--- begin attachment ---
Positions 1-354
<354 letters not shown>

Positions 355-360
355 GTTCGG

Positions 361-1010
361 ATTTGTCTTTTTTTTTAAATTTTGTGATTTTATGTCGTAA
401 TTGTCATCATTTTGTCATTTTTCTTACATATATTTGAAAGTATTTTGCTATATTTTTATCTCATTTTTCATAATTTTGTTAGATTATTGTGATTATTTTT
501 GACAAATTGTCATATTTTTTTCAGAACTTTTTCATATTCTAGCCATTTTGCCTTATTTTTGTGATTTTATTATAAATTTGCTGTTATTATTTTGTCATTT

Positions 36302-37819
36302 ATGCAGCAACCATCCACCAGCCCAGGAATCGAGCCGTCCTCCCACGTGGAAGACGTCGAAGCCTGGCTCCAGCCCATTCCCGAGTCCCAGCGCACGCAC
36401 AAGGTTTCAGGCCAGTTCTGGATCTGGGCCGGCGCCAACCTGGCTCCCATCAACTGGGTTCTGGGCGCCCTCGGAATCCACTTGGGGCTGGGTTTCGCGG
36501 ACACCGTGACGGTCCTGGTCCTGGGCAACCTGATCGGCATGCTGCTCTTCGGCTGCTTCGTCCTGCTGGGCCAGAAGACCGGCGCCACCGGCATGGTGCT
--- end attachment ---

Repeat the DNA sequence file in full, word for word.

Positions 1-354
<354 letters not shown>

Positions 355-360
355 GTTCGG

Positions 361-1010
361 ATTTGTCTTTTTTTTTAAATTTTGTGATTTTATGTCGTAA
401 TTGTCATCATTTTGTCATTTTTCTTACATATATTTGAAAGTATTTTGCTATATTTTTATCTCATTTTTCATAATTTTGTTAGATTATTGTGATTATTTTT
501 GACAAATTGTCATATTTTTTTCAGAACTTTTTCATATTCTAGCCATTTTGCCTTATTTTTGTGATTTTATTATAAATTTGCTGTTATTATTTTGTCATTT

Positions 36302-37819
36302 ATGCAGCAACCATCCACCAGCCCAGGAATCGAGCCGTCCTCCCACGTGGAAGACGTCGAAGCCTGGCTCCAGCCCATTCCCGAGTCCCAGCGCACGCAC
36401 AAGGTTTCAGGCCAGTTCTGGATCTGGGCCGGCGCCAACCTGGCTCCCATCAACTGGGTTCTGGGCGCCCTCGGAATCCACTTGGGGCTGGGTTTCGCGG
36501 ACACCGTGACGGTCCTGGTCCTGGGCAACCTGATCGGCATGCTGCTCTTCGGCTGCTTCGTCCTGCTGGGCCAGAAGACCGGCGCCACCGGCATGGTGCT